The Truth About Secure Sites… and Sites Labeled “Not Secure”
As we continue the work involved in changing our sites to secure servers, it occurred to us that Google’s push to force sites to move to secure servers – and labeling sites “Secure” and “Not secure” is very confusing to most people who use Chrome to browse the web.
It seems logical to assume that Secure means safe and Not secure means unsafe. But that’s just not true.
An Example: A Tale of Two Download Sites
One of the largest bundlers of PUPs on the Internet is Softonic. If you visit them you’ll see that Google shows the green lock and the word “Secure” next to the URL (web address). However, if you download anything from them, you’ll most likely be dealing with sneaky installers trying to get you to install things you don’t want along with things you want. Softonic is famous for bundling PUPs and malware with legitimate software.
On the other hand, one of our favorite download sites – and also one of the safest – www.snapfiles.com is labeled “Not Secure” by Google. If you assume that “Not Secure” means not safe, then you’re doing yourself a disservice, because SnapFiles is one of the best and safest sites on the Web to get freeware. In fact, SnapFiles warns you if the developer has bundled something with the installer so you will know ahead of time how to avoid it. SnapFiles started off as WebAttack – they grew up with us on the web.
When does “Secure” really matter?
The term secure means that traffic to and from your computer to the site is encrypted and therefore can’t be intercepted by a “man in the middle”. If you’re entering personal information – such as credit card numbers, driver’s license numbers, home addresses, phone numbers, Social Security numbers, Government ID numbers, etc. then you best make sure you see “Secure” in the browser address bar. In short – anything that could be used to steal your identity or cause you financial harm, is considered “personal information” and sites that request this kind of information must be secure. If they’re not, don’t enter the personal information.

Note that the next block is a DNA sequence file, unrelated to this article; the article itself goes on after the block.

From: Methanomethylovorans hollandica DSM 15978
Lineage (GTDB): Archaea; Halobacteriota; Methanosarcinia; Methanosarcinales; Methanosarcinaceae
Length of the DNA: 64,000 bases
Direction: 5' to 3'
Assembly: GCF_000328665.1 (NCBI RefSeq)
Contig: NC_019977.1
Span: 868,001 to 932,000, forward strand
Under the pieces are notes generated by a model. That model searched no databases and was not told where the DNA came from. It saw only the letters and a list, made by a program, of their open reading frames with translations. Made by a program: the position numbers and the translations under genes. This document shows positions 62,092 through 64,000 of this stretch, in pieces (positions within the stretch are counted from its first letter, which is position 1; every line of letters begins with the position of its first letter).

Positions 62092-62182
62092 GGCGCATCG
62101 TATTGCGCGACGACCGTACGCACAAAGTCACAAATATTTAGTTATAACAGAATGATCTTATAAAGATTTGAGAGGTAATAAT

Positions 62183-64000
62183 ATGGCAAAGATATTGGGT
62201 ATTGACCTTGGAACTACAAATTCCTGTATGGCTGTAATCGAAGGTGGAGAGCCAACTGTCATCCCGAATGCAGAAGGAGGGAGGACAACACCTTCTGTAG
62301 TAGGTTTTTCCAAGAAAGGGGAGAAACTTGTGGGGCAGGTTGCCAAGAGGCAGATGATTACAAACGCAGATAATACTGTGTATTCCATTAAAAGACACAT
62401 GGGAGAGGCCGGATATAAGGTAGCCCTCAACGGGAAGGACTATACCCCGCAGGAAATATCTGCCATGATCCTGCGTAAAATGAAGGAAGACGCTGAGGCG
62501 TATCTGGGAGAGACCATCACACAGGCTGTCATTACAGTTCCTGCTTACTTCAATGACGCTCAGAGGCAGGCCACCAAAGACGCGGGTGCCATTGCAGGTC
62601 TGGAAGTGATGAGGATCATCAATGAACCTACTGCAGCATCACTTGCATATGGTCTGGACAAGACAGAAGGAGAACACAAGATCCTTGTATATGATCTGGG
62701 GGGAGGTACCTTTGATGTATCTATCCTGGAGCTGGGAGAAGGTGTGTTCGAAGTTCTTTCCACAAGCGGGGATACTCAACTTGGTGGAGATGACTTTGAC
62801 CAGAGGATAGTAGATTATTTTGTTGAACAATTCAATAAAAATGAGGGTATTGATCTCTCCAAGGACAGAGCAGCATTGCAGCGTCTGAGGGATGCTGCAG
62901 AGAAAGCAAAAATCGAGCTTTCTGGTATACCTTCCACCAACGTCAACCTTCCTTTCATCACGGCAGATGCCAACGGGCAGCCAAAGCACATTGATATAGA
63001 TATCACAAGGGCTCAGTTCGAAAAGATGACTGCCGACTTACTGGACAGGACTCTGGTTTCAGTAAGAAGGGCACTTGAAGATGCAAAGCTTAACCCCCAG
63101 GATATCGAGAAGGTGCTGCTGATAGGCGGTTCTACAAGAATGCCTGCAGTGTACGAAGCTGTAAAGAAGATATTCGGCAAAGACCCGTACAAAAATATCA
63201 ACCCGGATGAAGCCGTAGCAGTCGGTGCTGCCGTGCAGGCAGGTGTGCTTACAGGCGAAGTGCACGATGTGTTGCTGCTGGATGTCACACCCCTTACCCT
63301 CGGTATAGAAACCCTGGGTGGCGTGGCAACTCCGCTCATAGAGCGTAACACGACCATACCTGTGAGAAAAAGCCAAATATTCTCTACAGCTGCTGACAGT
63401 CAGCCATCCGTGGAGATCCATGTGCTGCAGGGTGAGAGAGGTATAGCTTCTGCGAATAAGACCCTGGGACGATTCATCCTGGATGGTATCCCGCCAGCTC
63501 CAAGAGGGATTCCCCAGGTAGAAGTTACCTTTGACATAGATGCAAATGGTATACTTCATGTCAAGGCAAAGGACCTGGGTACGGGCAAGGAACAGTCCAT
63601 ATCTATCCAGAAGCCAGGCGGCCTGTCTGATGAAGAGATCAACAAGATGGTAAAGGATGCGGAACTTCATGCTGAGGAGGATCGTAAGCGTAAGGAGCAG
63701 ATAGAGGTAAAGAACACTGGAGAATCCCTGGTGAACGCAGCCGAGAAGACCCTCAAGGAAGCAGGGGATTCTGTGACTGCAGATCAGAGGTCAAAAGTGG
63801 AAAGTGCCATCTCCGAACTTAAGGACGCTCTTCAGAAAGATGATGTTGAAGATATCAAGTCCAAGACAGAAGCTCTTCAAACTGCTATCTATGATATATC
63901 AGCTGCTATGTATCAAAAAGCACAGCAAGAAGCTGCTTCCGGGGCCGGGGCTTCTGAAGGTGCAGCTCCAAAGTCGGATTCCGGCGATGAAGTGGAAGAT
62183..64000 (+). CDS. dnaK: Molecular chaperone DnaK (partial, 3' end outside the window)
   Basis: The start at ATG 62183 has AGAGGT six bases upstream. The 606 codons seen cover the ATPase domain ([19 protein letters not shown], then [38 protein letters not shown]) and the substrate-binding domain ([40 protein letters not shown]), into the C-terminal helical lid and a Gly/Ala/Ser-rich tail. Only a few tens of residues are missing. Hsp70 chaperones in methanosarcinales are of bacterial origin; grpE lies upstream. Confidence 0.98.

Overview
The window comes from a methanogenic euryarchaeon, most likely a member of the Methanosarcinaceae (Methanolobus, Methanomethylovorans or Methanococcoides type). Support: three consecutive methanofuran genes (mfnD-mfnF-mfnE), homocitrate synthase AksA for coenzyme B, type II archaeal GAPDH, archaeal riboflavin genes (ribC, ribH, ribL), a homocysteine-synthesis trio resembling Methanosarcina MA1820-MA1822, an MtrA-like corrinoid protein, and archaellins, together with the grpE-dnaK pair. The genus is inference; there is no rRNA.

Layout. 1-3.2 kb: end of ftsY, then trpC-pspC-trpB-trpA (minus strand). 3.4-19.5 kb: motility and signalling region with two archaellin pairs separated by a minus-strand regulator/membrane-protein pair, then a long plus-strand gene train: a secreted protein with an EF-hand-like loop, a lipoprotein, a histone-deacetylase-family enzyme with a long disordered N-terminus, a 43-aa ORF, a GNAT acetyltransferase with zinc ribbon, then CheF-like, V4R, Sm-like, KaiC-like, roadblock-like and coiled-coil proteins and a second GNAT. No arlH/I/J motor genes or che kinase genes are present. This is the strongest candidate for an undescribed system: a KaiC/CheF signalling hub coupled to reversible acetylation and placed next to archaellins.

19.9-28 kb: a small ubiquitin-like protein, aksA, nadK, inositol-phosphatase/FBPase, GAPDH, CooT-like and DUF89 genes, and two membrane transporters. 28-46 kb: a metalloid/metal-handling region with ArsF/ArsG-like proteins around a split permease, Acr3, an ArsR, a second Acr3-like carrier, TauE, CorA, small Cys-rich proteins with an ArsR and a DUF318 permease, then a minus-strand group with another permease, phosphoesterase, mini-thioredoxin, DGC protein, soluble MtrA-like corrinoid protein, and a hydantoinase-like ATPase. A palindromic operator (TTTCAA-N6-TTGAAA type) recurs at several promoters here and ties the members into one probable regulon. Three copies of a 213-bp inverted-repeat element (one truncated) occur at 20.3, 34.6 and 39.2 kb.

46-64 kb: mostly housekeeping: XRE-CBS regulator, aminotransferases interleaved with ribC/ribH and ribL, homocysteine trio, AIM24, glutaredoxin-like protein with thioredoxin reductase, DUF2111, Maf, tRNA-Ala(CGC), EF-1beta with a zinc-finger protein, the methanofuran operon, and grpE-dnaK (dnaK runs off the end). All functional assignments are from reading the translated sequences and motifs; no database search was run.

If a site asks for a name and an email address to join a mail list or in order to communicate with you that is not personal information, therefore the site does not need to be “Secure” and you can enter an email address and a name (doesn’t even have to be a real name) without worry.
What about spam?
Entering your email address in a form on a site that says “Not secure” is not how spammers collect email addresses. It would take so much time to collect email addressees this way, they could make more per hour working at Walmart. Spammers but by email addresses by the millions from spam houses who specialize in tricking people to give up their email addresses – or by being in cahoots with sites that collect email address and then sell them. Secure or not secure, if you don’t trust the site, don’t even give them an email address.
What about when I buy something from Cloudeight?
From the time you click the “buy now” button from any sales page on our site, until the time the sales process is completed, all the information collected is done on a secure server. We don’t ever see your credit card number or your home address or your phone number. All we ever see is a notification that you paid for one of our services or products. When we get the notification, all we see is your name and your email address, so we can fill the order. And even the emails we receive confirming your order are stored on secure servers (Gmail).